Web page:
Major fast-food chains in South Korea and Hong Kong have pulled chicken, beef and pork off their menus as they scramble to reassure customers about food safety as Brazil's meat scandal crisis intensifies.
The drastic steps by Burger King and Mom's Touch in South Korea, and Hong Kong's top fast food chain Cafe de Coral are aimed at avoiding a customer backlash after Brazilian police accused inspectors in the world's biggest exporter of beef and poultry of taking bribes to allow sales of rotten and salmonella-tainted meats.
The chains are seeking to restore the confidence of consumers skeptical of food producers, retailers and restaurants after a series of food scares in Asia involving tainted products from baby formula to cooking oil.
Removing the menu items will add to plummeting demand for meat, with poultry particularly hard hit this year by the global spread of the deadly bird flu virus, and potentially damage Brazil's massive meatpacking industry.
China and Hong Kong are the top two importers of Brazilian meats, last year buying nearly one-third of the $14 billion worth of meat that Latin America's largest economy exported.
In South Korea, Mom's Touch, a fried chicken and fast food franchise, on Wednesday stopped selling chicken nuggets at its 1,000 stores even after the government lifted a ban of chicken meat from Brazil's BRF SA, the world's largest poultry exporter, a day earlier.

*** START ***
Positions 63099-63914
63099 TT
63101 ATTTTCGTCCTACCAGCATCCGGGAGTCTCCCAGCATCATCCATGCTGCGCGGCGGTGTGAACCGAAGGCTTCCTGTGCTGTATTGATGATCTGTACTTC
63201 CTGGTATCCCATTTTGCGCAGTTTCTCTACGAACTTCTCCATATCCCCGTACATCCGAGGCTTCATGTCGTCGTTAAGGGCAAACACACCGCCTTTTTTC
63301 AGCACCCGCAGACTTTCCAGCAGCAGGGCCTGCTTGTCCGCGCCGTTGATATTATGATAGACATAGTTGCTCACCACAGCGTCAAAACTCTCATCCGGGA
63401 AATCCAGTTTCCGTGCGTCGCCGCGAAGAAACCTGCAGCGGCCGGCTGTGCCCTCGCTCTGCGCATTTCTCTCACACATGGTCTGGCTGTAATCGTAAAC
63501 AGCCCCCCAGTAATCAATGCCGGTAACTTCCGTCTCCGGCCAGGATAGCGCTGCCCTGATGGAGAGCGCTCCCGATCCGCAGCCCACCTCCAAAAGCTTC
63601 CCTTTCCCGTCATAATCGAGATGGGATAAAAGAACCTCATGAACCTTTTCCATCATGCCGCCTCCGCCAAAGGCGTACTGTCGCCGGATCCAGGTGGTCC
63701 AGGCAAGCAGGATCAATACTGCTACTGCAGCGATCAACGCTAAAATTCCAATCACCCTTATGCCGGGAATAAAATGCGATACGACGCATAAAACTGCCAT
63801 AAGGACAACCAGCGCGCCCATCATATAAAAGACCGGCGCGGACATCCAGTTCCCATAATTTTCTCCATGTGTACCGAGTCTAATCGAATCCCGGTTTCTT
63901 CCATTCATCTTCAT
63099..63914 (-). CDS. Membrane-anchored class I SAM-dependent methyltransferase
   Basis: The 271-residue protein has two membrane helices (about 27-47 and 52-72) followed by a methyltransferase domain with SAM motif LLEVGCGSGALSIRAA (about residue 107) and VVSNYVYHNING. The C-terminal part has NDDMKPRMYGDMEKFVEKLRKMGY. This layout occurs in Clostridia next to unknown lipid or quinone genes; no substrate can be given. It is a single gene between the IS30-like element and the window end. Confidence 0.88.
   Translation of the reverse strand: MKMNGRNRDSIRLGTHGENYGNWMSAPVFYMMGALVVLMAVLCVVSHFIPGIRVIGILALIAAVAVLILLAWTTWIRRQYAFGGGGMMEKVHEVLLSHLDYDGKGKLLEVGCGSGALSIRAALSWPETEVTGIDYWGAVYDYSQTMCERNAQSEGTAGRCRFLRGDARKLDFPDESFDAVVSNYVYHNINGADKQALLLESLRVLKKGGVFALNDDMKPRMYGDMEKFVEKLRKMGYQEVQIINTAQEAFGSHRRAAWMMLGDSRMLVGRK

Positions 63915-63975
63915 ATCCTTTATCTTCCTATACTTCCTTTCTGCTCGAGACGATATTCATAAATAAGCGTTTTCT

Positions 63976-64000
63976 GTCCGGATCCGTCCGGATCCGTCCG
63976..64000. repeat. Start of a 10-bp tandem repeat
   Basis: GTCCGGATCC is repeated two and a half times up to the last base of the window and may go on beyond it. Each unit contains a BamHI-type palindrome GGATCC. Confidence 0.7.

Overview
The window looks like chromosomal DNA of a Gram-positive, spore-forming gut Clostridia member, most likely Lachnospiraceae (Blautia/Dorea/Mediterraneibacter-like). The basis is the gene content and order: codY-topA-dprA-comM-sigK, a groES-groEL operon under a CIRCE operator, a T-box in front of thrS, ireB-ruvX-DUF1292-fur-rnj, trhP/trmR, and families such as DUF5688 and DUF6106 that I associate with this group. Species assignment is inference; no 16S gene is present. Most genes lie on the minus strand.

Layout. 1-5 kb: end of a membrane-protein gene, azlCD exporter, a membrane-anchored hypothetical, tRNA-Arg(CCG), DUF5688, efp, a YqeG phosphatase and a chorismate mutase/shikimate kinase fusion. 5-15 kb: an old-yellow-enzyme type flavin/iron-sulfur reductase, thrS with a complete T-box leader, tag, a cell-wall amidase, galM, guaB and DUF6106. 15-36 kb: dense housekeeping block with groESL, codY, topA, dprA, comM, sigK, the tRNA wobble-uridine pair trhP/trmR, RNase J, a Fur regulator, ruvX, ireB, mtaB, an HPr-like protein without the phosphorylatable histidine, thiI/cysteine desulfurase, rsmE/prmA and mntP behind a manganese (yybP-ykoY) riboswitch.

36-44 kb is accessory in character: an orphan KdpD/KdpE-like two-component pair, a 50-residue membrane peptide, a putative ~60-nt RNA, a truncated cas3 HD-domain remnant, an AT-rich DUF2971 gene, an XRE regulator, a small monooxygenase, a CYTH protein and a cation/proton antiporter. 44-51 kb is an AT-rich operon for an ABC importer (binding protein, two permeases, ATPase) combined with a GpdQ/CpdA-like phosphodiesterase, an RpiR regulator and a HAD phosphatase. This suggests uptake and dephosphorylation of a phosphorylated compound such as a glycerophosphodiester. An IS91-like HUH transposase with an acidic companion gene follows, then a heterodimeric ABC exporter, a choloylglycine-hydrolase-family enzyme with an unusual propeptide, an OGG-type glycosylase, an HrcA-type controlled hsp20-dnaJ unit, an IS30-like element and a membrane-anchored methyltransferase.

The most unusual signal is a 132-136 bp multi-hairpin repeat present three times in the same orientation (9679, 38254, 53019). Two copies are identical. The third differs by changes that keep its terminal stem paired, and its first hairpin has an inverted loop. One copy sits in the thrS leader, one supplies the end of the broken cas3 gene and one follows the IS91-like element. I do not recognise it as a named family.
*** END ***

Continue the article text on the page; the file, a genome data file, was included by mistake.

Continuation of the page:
South Korea ended the ban after just one day after Brazil assured Seoul that shipments did not contain tainted products.
Even so, the fear of a consumer backlash forced Mom's Touch to take the drastic steps after retailers removed Brazilian meat from their shelves, said Heo Jun-gyu, a company spokesman.
"It's dealing a blow to small-and-medium-sized companies like us. It felt like we might be stigmatized if we didn't follow the suit," he said.
The chain uses BRF chicken for its nuggets and meat from Brazil's third-largest pork and poultry processor Aurora Alimentos for its chicken burger patty.
Burger King Korea stopped selling their Crunch Chicken, which uses both domestic and Brazilian meat, due to consumer fears, a company spokeswoman said.
"We are not sure for the moment when we will start selling it again and whether we will replace it with a new menu," she said.
In Hong Kong, Cafe de Coral wiped some of its top-selling items - baked pork chops with fried rice, grilled chicken and wings - off its menu, to reassure customers. It did not say if it uses Brazilian meat.
China on Thursday urged Brazil to hand out harsh punishments to those involved in the tainted meat scandal, but offered no time frame for lifting a ban on imports from the South American country.
Top Chinese retailers in the country removed Brazilian beef and poultry from their shelves.
Hong Kong, Japan, Canada, Mexico, Switzerland and South Africa have announced partial or all-out bans on Brazilian meat imports this week, following measures similar to those taken by China, the European Union and Chile.
The issue is particularly sensitive for Beijing as it tries to improve a poor record on food safety after scandals including decades-old "zombie" meat and recycled "gutter oil" for cooking.